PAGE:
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I don't know when exactly Africa became a hot destination for evangelical concern. It might have been Bruce Prayer of Jabez Wilkinson's 2002 move to Johannesburg and later Swaziland to start Dream for Africa, a ministry to orphans. Or perhaps it was Bono's December 2002 seven-states-in-seven-days Heart of America tour, when he visited venerable evangelical institutions like Willow Creek and Wheaton College, scolding them for ignoring the HIV/AIDS pandemic. Or maybe it was Rick Warren's 2005 foray into Rwanda to promote his PEACE Plan and create a purpose-driven country.

Surely a constellation of circumstances raised Africa's profile. But it didn't hurt that celebrities whom evangelicals trusted leveraged their considerable influence. Lost in the media hype that celebrities create was one "celebrity" and one famous church taking a different approach: Bill Hybels and his Willow Creek Community Church in suburban Chicago.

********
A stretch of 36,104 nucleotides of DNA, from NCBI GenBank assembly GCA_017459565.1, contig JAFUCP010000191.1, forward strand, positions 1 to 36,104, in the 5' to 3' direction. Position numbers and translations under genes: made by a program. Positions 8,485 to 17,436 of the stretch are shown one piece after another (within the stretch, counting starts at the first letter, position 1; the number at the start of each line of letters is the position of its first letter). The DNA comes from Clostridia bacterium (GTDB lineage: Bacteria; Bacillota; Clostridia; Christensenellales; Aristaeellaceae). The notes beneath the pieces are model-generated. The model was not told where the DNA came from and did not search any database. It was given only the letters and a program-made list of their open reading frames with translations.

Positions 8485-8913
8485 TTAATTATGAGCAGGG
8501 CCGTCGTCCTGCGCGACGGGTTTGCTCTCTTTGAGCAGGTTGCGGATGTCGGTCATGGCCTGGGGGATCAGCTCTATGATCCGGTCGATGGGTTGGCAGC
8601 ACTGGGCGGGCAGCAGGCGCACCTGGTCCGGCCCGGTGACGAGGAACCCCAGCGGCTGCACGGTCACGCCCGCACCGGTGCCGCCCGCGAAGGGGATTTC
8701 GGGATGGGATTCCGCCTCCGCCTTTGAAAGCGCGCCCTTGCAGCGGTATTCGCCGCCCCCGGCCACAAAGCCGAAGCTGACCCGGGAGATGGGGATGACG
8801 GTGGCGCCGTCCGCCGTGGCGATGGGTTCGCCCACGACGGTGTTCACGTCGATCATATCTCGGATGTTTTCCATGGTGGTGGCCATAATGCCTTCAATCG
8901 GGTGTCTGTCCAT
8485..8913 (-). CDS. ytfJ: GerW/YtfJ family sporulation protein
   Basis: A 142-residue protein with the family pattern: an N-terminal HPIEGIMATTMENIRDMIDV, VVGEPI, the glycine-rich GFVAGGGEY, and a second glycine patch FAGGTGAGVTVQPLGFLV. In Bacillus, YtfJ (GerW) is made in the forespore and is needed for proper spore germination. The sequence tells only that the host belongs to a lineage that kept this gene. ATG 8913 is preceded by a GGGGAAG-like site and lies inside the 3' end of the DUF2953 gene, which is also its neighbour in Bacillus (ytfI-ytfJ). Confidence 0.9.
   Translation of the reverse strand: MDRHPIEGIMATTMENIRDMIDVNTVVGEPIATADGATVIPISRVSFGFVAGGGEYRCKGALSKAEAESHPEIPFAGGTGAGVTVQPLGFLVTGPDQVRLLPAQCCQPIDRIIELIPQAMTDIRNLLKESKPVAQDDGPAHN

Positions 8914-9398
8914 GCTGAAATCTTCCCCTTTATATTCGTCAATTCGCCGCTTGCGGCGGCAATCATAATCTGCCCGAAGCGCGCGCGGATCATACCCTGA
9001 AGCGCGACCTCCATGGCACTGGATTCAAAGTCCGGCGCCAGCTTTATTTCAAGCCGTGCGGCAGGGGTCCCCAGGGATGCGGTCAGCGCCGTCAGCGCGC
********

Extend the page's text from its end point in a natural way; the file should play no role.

In fact, Willow Creek's outreach to Africa—specifically Angola, Zambia, Malawi, and South Africa—is as extensive as it is extraordinary. And it is extensive, ironically and precisely, because it bypasses multimillion-dollar nongovernmental organizations (NGOs) to work mostly with local churches. And hardly ever with other megachurches, but small, small churches. Furthermore, Willow refuses to bring to bear most of its vast expertise and technological resources. Instead, it relies on the basic resources and expertise of that small, local church.

I spent a whirlwind three weeks in South Africa last year, dipping my toe in the river of good works Willow is bolstering there. And the first thing I found, in both my pre-trip research and on-the-ground discoveries, is that I really didn't need to interview ...

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Christianity Today
Making the Local Church a Hero
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March 2009

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